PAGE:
DeLuca Plans Legislation to Break Stalled UPMC, Highmark Talks
State representative hopes to craft legislation so millions of western Pennsylvanians won't be caught in the middle of healthcare dispute.
After hearing testimony at a House Insurance Committee hearing Thursday, state Rep. Tony DeLuca, D-Penn Hills, said he believes legislation will be necessary to break the stalled contract negotiations between Highmark Inc. and UPMC and ensure that western Pennsylvania residents continue to have affordable access to the health care provider’s 2,700 doctors and 20 hospitals.
"I plan on taking testimony from today back to Harrisburg to craft legislation so millions of western Pennsylvanians will no longer be caught in the middle of this dispute," said DeLuca, Democratic chairman of the House Insurance Committee. "We have to take action now, before residents are left with no coverage or incredibly expensive health care bills."
DeLuca, whose district includes Verona, said he hoped Highmark and UPMC would remember their primary mission is to serve the health care needs of the community, but he believes that won’t happen because UPMC President Jeffrey Romoff testified his organization is done negotiating.
The contract between Highmark, which covers about 3 million people in western Pennsylvania, and UPMC, expires June 30. If the health care giants cannot come to terms, Highmark members would pay out-of-network rates for UPMC services. Those rates are four to five times more costly, and Pennsylvania Deputy Insurance Commissioner Randy Rohrbach said they are unaffordable.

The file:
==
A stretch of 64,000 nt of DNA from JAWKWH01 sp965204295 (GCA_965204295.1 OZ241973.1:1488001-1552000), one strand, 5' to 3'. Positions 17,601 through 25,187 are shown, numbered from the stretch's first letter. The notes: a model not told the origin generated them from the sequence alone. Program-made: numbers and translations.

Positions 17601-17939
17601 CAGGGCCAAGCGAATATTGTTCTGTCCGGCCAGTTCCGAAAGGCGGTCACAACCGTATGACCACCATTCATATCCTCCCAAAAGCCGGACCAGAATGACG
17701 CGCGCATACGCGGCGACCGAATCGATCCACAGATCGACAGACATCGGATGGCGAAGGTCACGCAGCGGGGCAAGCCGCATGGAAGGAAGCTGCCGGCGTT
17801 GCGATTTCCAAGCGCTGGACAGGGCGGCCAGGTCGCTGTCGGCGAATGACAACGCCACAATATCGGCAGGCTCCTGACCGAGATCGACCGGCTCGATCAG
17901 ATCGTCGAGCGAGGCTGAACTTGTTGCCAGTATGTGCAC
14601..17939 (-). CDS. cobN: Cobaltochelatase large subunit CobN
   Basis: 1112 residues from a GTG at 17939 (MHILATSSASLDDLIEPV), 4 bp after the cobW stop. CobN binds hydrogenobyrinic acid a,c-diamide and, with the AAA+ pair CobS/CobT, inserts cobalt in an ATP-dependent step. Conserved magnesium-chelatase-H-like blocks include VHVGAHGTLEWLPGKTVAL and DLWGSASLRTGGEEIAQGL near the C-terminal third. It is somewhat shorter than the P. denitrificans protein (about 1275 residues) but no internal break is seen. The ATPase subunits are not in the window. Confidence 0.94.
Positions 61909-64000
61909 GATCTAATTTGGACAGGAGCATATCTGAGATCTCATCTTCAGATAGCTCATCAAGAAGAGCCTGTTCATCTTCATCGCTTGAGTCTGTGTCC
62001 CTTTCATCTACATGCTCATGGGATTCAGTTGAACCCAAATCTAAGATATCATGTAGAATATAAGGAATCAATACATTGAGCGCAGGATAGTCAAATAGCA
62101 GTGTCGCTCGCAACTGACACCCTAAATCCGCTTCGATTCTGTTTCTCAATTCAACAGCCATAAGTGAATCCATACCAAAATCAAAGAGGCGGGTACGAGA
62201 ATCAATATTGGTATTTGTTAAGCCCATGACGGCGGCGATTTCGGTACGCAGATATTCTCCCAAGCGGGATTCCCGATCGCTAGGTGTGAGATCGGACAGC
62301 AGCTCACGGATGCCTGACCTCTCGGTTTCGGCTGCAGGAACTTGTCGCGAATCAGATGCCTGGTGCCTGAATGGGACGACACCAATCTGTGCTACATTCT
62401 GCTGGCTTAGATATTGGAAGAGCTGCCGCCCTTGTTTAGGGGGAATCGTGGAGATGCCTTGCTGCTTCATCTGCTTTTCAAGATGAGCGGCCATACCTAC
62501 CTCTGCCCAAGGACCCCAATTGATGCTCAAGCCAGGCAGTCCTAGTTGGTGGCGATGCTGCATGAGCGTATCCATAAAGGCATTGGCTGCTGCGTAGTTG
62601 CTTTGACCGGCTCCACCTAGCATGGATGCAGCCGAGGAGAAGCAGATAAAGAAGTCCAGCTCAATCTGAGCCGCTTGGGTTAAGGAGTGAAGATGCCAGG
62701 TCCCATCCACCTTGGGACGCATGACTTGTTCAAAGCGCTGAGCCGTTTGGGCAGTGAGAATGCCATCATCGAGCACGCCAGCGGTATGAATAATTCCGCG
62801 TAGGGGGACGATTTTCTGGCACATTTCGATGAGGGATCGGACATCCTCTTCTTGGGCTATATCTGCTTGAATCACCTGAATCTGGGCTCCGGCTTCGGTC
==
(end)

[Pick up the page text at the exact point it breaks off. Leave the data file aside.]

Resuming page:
If the contract expires, there would be a one-year runoff where Highmark customers could access UPMC hospitals at in-network rates, but they would have to pay more costly out-of-network rates to see UPMC doctors.
During testimony, the committee heard that a Pennsylvania law, Act 94, allows the state Insurance Department to take steps to extend the contract by an additional six months.
State Rep. Dan Frankel, D-Allegheny, questioned if legislation to improve Act 94, including mandating binding arbitration between the two providers, is needed. He also said there should be increased transparency so people know how rates are determined.
Lawmakers at the hearing peppered Romoff, Highmark President Kenneth R. Melani and Highmark Vice President Deborah L. Rice with questions as they sought ways to break the stalemate and create competition in the health care industry.
"The evidence seems to show the more power a provider has in an area, the more it grows rates and costs," Frankel said.
The committee also heard from representatives of the Pittsburgh Business Group on Health, the Allegheny County Bar Association and Service Manufacturing and Commercial Business Council about the impact of the impasse, and what could happen if they are unable to reach an agreement.
Christine Whipple, executive director of the Pittsburgh Business Group on Health, testified that many are trapped in the dispute.
"For many employers, benefit plans and options already have been determined for the 2012 open enrollment periods," Whipple said. "In fact, for a number of employers their decisions were already made before the contract dispute between UPMC and Highmark broke this spring. Employers were unable to make changes to decisions which had already been set in motion."
Two local attorneys also testified that solo practices are only able to obtain health insurance through Highmark.
The committee is expected to hold additional hearings on this dispute.
Meanwhile, DeLuca urged residents to contact Highmark and UPMC to voice their concerns directly. He also said those with health questions should contact the state Insurance Department’s toll-free hotline at 1-877-881-6388.